Introduction 

Investing in mutual funds is a great investment approach, as it allows you to gain exposure to a number of assets depending on the type of mutual fund it is. There exist many types of mutual funds, such as debt funds that focused on fixed income instruments, equity funds that invest primarily in stocks, and balanced funds that are a mixture of the two. You can invest in mutual funds either through a large one-time payment known as a lump-sum payment, or through an SIP. This article will provide a breakdown of the two types of investment methods, along with the various pros and cons so that potential investors can make better, more informed investment decisions. 

Timed Lump Sums. 

A lump sum investment is a onetime large sum of money invested in any given mutual fund. 

Let’s take for example, an individual who has finally saved up a decent amount of money after retirement or has received the amount from their PF fund, and wishes to invest it in mutual funds. One of the ways they could achieve this, is by investing the whole amount in one mutual fund at one time. This would be known as a lump sum investment.

Why lump sum?

One might be correct to assume that due to the nature of the investment, a lump sum investment in mutual funds would not be the best course of action as it is effectively putting all your eggs in one basket, exposing an individual to significant risk. However, there are two instances wherein a lump-sum is more viable than an SIP.

1. Previous Wealth:

If you have a large capital pool behind you, it is likely that you are less risk-sensitive as others. In this case, a lump-sum investment can be justified, provided of course that the investment has been thoroughly analysed prior to investing.

2. Growing Markets:

If you’ve been tracking a market for a while, and can predict its growth with near certainty, then a lumpsum investment is likely to net you higher absolute over investing small amounts regularly through an SIP which tends to give a weighted average return over the long-run.

SIPs

A Systematic Investment Plan, or SIP, is, as the name suggests, a plan that focuses on investing a fixed sum of money in mutual funds on a regular basis. The best way to understand this would be to compare it to a lump sum investment.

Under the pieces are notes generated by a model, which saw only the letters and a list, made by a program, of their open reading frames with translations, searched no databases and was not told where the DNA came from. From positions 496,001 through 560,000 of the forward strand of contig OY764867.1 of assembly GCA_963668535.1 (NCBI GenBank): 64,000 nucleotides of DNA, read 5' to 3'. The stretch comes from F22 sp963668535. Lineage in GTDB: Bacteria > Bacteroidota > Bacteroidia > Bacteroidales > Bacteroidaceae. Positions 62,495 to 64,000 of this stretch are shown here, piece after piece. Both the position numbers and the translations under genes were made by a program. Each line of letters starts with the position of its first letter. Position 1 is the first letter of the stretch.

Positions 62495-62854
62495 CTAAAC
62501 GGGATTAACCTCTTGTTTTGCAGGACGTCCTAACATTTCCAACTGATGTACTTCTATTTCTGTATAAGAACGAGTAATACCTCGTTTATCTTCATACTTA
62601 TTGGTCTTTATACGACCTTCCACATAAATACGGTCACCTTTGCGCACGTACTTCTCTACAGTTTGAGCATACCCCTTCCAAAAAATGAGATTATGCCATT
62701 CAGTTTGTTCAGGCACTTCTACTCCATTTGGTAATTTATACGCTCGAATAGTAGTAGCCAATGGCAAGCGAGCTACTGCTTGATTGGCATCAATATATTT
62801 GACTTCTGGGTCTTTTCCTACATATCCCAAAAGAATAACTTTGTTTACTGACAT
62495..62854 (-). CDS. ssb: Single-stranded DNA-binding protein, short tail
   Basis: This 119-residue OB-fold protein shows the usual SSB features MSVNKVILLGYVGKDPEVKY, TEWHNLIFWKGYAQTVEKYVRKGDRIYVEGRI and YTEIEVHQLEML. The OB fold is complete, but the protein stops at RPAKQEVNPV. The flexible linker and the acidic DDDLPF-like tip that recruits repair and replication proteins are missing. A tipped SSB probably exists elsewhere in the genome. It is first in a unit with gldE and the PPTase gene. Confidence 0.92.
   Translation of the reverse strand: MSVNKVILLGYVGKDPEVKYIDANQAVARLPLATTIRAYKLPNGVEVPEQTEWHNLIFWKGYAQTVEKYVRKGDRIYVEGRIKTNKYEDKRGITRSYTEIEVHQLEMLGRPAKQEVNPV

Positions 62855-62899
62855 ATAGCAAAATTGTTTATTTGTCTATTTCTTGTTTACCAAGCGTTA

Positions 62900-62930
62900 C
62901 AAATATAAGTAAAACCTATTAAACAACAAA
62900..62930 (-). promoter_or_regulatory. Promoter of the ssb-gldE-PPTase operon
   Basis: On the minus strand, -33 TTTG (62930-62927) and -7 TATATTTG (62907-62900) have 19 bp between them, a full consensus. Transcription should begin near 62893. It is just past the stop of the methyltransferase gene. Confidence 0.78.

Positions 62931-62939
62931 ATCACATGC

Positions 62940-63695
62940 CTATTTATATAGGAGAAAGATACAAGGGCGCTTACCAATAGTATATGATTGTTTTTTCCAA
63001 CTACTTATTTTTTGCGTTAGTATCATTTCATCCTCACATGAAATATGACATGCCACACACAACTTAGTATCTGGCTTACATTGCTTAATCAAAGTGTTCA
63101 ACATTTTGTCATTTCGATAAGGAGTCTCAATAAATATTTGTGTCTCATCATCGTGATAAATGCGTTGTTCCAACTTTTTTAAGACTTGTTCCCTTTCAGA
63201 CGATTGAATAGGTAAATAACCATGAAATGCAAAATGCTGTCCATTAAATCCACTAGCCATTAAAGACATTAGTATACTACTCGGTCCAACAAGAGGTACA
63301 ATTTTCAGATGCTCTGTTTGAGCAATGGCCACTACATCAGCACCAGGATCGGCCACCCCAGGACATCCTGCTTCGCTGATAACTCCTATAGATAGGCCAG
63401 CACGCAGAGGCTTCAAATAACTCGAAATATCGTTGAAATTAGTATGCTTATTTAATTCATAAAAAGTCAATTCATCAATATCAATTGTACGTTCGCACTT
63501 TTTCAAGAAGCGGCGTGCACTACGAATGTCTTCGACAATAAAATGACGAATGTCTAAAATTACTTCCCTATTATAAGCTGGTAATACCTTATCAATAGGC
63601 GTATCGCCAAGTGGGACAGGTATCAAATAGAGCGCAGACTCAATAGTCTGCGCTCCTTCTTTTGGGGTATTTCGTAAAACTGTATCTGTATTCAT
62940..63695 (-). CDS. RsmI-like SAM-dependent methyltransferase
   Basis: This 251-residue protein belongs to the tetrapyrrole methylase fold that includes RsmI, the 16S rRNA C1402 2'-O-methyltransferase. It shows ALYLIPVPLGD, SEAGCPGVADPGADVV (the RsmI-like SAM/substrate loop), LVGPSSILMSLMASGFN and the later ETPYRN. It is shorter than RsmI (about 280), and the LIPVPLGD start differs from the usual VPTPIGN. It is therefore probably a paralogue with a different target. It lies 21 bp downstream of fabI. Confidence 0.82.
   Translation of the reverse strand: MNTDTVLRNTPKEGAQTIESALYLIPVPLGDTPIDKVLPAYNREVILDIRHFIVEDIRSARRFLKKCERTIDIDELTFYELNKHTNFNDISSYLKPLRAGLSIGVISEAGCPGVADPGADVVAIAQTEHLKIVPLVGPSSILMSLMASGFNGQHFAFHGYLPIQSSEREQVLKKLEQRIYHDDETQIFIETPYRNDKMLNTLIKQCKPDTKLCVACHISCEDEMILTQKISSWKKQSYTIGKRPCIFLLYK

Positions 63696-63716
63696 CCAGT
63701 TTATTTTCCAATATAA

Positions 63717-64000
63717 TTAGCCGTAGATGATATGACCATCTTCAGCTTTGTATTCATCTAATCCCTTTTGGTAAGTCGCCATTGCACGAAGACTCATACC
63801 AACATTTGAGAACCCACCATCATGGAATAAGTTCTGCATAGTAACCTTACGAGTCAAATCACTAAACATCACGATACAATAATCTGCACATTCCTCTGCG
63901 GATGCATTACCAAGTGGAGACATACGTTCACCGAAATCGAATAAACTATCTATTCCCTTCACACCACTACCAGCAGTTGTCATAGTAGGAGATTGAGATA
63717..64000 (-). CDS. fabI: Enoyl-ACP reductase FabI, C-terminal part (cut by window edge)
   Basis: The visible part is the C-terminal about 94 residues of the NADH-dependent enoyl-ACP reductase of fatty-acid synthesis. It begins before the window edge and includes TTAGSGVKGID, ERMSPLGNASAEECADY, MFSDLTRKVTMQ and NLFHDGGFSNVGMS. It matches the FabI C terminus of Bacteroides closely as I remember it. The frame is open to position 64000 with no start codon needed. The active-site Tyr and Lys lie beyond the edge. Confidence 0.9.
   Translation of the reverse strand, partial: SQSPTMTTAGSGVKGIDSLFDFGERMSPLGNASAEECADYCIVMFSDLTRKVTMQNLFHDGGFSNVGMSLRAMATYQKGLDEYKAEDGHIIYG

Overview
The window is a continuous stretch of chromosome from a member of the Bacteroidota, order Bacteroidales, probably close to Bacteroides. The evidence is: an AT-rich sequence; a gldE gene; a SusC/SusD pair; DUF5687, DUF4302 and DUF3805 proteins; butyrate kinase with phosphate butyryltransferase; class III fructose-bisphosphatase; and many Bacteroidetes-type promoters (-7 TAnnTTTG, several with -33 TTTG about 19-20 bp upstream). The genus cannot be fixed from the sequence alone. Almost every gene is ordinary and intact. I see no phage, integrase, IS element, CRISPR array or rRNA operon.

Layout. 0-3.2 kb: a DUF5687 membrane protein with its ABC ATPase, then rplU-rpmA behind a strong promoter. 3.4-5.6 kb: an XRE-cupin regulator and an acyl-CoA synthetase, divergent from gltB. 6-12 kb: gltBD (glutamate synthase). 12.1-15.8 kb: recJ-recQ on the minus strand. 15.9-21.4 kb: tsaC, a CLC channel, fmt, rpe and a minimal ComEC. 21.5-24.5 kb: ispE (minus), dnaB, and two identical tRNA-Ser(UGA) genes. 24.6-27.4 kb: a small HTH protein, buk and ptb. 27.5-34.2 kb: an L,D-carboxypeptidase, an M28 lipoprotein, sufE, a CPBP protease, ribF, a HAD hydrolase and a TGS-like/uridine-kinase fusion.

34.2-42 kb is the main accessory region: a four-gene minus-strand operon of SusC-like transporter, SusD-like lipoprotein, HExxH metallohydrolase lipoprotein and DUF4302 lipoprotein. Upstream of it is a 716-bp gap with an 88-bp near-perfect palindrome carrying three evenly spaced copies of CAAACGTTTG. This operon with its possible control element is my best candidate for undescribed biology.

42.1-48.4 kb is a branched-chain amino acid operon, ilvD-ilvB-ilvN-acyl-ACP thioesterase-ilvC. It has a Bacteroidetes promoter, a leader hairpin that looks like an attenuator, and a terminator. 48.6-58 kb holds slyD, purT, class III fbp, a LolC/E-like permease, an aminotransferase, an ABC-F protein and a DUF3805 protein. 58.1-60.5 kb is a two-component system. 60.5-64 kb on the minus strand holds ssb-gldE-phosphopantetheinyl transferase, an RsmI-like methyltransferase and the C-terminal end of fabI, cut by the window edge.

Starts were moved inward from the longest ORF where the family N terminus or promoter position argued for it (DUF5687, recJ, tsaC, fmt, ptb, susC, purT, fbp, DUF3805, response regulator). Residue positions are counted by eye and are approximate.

If an individual possesses a large amount of money, they might choose to make a lump sum investment in a given mutual fund. However, if individuals have does not have a lot of capital, but earns a monthly salary, they can opt to invest a fixed part of that salary each month. In fact, even people with a large sum of money at their disposal may choose to invest it in through SIPs so as to average out the price they are paying.

SIP over a Lump sum investment plan

Additional Read: Understanding the Power of Systematic Investment Plan

Why SIPs?

There are a number of benefits of employing an SIP over a lump sum investment plan.

1. Lower Risk:

Due to the nature of the investment, the smaller sums of money invested over a long-period of time helps make SIPs less risky that lump-sum investments, while providing average but stable returns over time.

2. Lower-barrier to Entry:

An SIP does not require as keen an eye on and an intricate analysis of the market a lump-sum investment. Given its long-term investment nature, one is unlikely to lose out on all their investment money because put simply, they are not investing all of it at once. An SIP helps even those not particularly in tune with the Securities markets invest comfortably.

3. Ease of Investment:

Due to the above reasons SIPs are perfect for salaried individuals with fixed incomes, and less time to actively stay in touch with the equity and fixed income markets. A great benefit of SIPs is that they can be automated, helping hopeful investors stay disciplined in their investing practice and receive stable but average returns in the long-run.

Additional Read: Why are SIPs an Ideal Choice for the First-time Investor?

Conclusion

Generally, an SIP style of investment is considered safer as one does not make a large expenditure in one go. However, there exist scenarios in which lump sums are the better option as well, especially if one has the money and buffer to do so. This aside, there also exist a number of other factors one should look out for while making a decision between the two such as the state of the market, market timing, whether or not the mutual funds portfolio is debt or equity aligned and whether or not the investor possess the ability to stick to routine payments and has the financial prospects to do so.

If you are looking to invest in any type of mutual fund through either of these methods, the MoneyFy App by Tata Capital helps facilitate your investments in Mutual Funds by allowing to compare various funds, and prepare an investment strategy that suits your financial needs and goals.

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